Note at this point that nearly all of your cost reductions in retirement come from lower taxes and no longer needing to save for retirement. Only a tiny part has come from the fact that your living expenses decline.

After calculating how our cost of living may change after we retire, the next factor in determining how much you need to save for retirement is how large your Social Security retirement benefits will be. You can get an estimate online at Get estimates for both you and your spouse, if married. For our example, let’s say you learn that your combined Social Security benefits for your household will be $22,000 per year.

Now, we can calculate your shortfall, or how much of your pre-retirement income won't be covered by Social Security. Subtract the total of your Social Security benefits, or $22,000 in our example (31.4% of your pre-retirement income), from the cost of your after-retirement standard of living, or $53,855 in our example. Your shortfall is $31,900 per year in retirement, or about 46% of your $70,000 per year pre-retirement income.

Simply put, that means that you need to come up with an additional $31,900 a year after you retire to avoid a decline in your standard of living. 

The amount of savings you will need to accumulate to maintain your standard of living after you retire, according to Bernstein, is 20 to 25 times the amount of your shortfall.  For our example, you would need savings between $638,000 and $797,500 when you retire.

If you want to reverse the math and figure out how much you can spend each year of retirement for a given amount of savings, simply multiply the savings amount by 4% and 5% to get the endpoints of Bernstein’s range.

For reasons I will explain elsewhere, I use 4.5%.  For example, if you save a million dollars, you can spend about $45,000 a year from savings after you retire, though Bernstein would say you could spend between $40,000 and $50,000.


  1. This is precisely the analysis people (and financial experts) need to do. Unfortunately few do. I think that AON underestimates taxes before retirement. I got 9.4% for the feds, not counting state and local - many of which are in the 2-5% range. Aon may be more accurate as I do not include itemized deductions. Most deductions result from mortgage interest - and housing costs/savings are significantly more individualized and complicated.

    My only real complaint with your example here is the SS calculation. This couple (making 40 and 30 thousand) would likely expect to receive SS benefits of 18K and 16K - a 34 K total - far in excess of the 22K used in the example.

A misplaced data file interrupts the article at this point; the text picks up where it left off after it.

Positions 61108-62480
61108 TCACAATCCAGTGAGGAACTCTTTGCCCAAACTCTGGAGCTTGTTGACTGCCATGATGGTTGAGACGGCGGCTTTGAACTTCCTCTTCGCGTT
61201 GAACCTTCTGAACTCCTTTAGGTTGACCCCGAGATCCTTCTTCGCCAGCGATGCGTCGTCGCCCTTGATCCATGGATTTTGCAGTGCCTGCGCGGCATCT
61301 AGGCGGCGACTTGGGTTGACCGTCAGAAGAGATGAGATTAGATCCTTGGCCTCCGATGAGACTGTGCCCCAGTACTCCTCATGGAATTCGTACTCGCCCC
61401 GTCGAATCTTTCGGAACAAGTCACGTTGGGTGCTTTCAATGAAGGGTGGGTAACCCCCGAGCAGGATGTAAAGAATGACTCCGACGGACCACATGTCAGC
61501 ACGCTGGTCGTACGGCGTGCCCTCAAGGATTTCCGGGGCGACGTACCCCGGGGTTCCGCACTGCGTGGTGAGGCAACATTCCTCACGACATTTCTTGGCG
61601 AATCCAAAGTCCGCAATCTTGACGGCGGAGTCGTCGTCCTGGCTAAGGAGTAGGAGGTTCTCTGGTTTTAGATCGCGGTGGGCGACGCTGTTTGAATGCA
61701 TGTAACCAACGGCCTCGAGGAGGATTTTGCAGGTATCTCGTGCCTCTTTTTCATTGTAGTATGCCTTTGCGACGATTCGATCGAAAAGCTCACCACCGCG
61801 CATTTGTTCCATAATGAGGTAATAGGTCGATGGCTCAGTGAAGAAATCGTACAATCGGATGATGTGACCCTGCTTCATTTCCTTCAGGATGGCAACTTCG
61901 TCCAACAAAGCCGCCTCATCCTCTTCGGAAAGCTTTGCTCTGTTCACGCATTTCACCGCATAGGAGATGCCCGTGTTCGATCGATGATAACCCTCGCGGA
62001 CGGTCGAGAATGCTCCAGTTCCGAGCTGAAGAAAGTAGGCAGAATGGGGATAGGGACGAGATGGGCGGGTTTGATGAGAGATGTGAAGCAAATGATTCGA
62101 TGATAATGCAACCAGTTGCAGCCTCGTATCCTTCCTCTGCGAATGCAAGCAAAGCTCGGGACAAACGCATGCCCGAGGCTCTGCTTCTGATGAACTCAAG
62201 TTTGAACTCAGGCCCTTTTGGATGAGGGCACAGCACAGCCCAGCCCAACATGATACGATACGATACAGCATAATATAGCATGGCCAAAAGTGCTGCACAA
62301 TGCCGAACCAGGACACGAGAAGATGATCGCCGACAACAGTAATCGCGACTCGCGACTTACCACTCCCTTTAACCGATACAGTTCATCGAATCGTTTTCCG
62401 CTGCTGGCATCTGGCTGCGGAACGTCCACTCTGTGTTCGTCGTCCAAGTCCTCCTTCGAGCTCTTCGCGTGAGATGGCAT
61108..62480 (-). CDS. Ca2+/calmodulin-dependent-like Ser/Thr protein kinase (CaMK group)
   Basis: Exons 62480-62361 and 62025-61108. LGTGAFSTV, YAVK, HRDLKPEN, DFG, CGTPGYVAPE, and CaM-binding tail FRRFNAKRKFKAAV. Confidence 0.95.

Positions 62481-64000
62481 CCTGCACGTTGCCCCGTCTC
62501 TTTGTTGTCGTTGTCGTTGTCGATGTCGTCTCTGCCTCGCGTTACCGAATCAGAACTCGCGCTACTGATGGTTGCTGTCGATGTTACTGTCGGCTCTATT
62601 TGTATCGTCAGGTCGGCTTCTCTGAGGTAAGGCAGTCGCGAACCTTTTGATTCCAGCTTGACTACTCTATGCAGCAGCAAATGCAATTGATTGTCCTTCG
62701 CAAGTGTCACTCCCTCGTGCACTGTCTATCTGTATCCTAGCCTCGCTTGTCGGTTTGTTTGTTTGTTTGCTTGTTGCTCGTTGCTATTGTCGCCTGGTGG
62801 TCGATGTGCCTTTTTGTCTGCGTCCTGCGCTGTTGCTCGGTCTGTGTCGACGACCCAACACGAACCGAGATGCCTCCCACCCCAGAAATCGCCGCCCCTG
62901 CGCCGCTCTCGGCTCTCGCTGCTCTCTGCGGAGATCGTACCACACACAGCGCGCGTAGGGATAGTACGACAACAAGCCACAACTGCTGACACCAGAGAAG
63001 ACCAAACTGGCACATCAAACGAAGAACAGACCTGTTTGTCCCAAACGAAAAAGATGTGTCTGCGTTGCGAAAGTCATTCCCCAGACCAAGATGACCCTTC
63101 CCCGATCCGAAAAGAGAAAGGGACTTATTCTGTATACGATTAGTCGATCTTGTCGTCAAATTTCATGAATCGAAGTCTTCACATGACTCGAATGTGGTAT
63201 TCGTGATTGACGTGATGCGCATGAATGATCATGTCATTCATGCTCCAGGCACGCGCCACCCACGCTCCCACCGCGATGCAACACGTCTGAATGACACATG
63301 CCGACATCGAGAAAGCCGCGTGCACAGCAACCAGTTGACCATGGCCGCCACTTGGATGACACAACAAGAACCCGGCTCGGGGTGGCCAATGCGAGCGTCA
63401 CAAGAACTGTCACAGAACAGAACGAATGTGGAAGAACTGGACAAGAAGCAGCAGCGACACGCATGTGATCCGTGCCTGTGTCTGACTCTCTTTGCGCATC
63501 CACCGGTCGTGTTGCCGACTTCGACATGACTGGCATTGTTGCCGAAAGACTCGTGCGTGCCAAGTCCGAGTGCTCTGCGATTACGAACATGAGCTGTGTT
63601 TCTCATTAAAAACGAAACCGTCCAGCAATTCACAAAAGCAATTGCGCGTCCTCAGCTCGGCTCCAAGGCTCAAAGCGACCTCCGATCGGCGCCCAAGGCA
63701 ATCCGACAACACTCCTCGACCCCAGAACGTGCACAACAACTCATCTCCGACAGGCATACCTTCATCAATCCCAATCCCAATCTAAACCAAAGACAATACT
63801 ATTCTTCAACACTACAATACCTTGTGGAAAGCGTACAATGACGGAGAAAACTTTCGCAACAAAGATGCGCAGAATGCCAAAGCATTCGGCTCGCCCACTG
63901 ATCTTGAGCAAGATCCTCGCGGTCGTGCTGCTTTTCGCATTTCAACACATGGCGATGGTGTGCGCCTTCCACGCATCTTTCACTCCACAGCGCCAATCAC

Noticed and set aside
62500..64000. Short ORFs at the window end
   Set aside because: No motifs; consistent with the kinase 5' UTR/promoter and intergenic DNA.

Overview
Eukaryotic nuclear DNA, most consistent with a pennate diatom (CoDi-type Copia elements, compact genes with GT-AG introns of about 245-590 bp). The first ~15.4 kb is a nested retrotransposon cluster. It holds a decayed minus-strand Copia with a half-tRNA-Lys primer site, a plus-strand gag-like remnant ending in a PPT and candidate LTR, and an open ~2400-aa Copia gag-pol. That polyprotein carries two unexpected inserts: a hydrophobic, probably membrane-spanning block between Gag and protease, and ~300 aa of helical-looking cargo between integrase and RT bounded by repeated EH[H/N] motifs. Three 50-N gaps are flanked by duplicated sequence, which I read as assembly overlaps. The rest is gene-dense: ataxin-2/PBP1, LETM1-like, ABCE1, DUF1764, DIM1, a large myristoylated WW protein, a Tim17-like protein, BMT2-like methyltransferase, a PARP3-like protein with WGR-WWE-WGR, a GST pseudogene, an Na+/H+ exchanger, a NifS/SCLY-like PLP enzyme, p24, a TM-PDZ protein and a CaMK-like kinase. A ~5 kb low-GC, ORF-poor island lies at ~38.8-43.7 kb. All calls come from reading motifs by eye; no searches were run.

1. According to the benefits estimator at, a man born in 1950 and retiring at 65 after earning $40,000 a year should expect $14,000 a year in retirement benefits ($1,166 per month). In my example, I assume the wife claims spousal benefits.

      The wife's benefits might, as you suggest, exceed her spousal benefit but we can't know that without knowing her entire earnings history. To your point, I might have made different assumptions in my example and come up with significantly different results, but it's only an example to show how to make the calculation.

      I think Aon primarily does these calculations to show how replacement rates change year after year on a relative basis. They can't be accurate for everyone so, as you say, everyone needs to do their personal calculation.

      I'm not big on replacement rates, but they're not bad for a quick analysis on the back on a napkin.

      Thanks for writing!

    2. I don't know what the SSA calculator does ( I hate using calculators blind) but if a man makes 40K over a lifetime - assuming that his salary follows the national average for wage increases, then 3333 would be his AIME. With Bend Ponts (in 2012) of 767 and 4624 his PIA at FRA would be .9*767 + .32*(3333-767) = 690 + 821 = 1511/month or 18K/yr. His wife's with an AIME of 2500 would claim 15K a year.

      As I said, this is precisely the analysis that needs be done. But trusting a calculator (even the SSA) without understanding what goes into the calculation is asking for problems.

      On another note, I have recently begun to read the archives here (you probably guessed that). I think these are some of the best, generally accessible, writings on the subject that I have encountered.

    3. I agree and would never recommend people use the Social Security Benefit Estimator for planning. Social Security can also provide an estimate based on your actual earnings.

      Like I said, it's just an example to show how the math works.